Immigration and HIV among Migrant Workers in Rural Southern Florida
We studied HIV seropositivity among a targeted sample of migrant workers who used drugs, primarily crack cocaine, and their sexual partners in rural southern Florida from 1993 to 1995. We enrolled men and women who were born in the United States (n=369) or in other countries (n=174). Overall, 11.2% of the sample were HIV positive, including 18% of Blacks from the United States, and about 8% of non-Hispanic whites from the United States, Blacks from the Caribbean, and persons from Central or South America. No Hispanics from the United States or the Caribbean, but 3.4% of Hispanics from Mexico, were HIV positive. In logistic regression analyses, race/ethnicity, gender, and age were moot highly associated with HIV seropositivity. Immigration status, current drug use, and current sexual activity were not related to HIV seropositivity. HIV prevention programs must help reduce heterosexual transmission of HIV associated with drug use both locally and where migrants travel and work.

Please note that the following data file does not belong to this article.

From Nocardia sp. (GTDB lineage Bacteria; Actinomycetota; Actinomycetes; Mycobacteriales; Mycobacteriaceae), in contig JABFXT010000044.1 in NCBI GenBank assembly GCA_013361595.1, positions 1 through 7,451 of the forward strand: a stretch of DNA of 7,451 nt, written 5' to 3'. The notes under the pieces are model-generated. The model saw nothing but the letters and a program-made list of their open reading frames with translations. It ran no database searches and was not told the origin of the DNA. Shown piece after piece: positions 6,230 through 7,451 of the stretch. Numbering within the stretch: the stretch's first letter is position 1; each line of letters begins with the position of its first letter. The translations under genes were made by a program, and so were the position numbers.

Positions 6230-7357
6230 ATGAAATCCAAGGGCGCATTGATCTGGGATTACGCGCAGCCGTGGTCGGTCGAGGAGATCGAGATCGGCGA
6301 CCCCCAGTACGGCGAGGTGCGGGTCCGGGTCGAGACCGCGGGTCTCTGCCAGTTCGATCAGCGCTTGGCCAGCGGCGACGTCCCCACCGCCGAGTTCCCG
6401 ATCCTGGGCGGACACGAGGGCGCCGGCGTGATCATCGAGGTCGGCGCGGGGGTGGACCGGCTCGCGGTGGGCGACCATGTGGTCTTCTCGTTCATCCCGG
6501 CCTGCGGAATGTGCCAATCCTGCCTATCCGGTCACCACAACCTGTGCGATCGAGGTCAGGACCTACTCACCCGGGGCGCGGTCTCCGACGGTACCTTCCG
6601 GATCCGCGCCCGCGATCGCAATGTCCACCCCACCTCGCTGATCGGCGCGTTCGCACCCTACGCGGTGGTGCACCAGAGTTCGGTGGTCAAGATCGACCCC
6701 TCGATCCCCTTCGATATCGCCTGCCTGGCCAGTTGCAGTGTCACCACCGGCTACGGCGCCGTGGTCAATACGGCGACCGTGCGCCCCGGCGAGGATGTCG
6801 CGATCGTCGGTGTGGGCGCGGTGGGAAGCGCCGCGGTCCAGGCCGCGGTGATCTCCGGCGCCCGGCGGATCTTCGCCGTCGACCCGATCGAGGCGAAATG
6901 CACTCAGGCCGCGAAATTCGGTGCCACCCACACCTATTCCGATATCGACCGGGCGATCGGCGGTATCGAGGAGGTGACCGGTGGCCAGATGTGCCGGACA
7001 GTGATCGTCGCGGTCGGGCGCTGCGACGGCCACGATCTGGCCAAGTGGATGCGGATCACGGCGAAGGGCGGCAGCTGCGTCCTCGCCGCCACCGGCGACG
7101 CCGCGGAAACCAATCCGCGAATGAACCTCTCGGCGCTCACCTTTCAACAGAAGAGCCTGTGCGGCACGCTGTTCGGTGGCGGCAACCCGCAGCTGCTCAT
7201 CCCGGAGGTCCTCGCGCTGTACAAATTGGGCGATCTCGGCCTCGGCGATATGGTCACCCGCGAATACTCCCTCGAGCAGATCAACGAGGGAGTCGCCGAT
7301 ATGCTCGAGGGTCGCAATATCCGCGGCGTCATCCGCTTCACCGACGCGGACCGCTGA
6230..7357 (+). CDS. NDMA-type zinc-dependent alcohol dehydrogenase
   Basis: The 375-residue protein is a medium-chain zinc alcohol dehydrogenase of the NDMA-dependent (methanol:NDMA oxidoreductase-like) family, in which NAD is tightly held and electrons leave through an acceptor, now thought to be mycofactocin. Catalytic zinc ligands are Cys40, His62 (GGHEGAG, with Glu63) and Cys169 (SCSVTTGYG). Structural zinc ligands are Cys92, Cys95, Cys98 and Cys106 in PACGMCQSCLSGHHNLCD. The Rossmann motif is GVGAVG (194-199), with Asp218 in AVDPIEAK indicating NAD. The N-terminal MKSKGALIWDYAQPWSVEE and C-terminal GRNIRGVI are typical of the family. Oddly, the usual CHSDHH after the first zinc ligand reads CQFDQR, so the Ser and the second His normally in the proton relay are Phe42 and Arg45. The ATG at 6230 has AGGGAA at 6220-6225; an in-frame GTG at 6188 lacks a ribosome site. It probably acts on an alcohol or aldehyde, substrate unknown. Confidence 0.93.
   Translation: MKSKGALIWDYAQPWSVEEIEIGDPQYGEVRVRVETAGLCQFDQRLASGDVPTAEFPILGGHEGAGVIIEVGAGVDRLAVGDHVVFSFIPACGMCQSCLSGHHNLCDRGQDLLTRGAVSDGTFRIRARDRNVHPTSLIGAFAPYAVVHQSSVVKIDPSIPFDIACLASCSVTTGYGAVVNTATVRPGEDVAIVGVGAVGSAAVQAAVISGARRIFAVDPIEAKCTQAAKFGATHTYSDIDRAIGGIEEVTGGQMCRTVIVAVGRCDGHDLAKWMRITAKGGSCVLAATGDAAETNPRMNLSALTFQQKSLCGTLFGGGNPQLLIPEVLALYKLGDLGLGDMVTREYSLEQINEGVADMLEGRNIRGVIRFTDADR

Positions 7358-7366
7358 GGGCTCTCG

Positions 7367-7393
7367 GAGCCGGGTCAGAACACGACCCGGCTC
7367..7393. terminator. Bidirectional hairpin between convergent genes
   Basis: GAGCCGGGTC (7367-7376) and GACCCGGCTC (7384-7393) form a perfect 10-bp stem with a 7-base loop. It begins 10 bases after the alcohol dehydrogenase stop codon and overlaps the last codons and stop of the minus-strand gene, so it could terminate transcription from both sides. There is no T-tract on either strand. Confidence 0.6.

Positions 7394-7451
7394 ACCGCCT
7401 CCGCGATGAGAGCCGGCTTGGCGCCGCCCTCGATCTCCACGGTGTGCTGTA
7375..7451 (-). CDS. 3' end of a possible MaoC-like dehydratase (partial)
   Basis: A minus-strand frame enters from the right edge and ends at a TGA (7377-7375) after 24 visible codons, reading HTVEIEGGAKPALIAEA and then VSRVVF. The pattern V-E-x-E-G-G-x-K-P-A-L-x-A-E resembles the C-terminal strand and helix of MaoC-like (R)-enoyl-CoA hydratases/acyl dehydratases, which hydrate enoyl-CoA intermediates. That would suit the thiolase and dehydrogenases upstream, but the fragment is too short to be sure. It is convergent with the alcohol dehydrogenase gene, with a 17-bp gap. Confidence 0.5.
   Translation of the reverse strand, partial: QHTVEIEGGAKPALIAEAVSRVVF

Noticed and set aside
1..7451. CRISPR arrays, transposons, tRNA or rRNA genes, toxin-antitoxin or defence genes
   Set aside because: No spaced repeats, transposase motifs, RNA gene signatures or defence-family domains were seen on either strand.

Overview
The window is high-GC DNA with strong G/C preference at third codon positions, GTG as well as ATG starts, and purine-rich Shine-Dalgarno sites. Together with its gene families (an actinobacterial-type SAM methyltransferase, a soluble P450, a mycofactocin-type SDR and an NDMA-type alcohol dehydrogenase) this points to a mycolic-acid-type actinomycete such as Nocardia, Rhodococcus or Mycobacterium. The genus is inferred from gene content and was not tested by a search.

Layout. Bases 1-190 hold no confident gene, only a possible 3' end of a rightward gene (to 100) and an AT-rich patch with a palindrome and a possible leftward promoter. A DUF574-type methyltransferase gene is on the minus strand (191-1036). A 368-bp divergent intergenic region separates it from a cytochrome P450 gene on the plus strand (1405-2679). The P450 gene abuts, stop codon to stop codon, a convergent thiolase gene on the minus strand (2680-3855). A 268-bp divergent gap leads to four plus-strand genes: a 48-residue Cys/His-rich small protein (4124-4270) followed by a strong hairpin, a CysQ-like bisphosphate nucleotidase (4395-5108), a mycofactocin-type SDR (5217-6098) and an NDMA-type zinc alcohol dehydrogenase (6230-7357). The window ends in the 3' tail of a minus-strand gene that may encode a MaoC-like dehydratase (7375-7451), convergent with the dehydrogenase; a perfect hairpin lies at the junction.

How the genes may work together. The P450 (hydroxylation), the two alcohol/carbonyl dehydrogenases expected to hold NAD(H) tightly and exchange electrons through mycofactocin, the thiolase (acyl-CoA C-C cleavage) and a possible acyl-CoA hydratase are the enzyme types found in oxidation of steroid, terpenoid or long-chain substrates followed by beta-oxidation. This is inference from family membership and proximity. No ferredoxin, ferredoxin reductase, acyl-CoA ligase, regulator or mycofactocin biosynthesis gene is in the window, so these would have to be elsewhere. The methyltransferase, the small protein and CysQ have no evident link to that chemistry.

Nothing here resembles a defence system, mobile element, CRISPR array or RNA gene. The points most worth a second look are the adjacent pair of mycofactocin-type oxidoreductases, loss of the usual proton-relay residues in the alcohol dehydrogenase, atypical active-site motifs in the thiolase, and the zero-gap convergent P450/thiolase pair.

Journal of Drug Issues
Weatherby, Norman L.; Virginia McCoy, H.; Bletzer, Keith V.; McCoy, Clyde B.; Inciardi, James A.; McBride, Duane C.; and Forney, Mary Ann, "Immigration and HIV among Migrant Workers in Rural Southern Florida" (1997). Faculty Publications. 2552.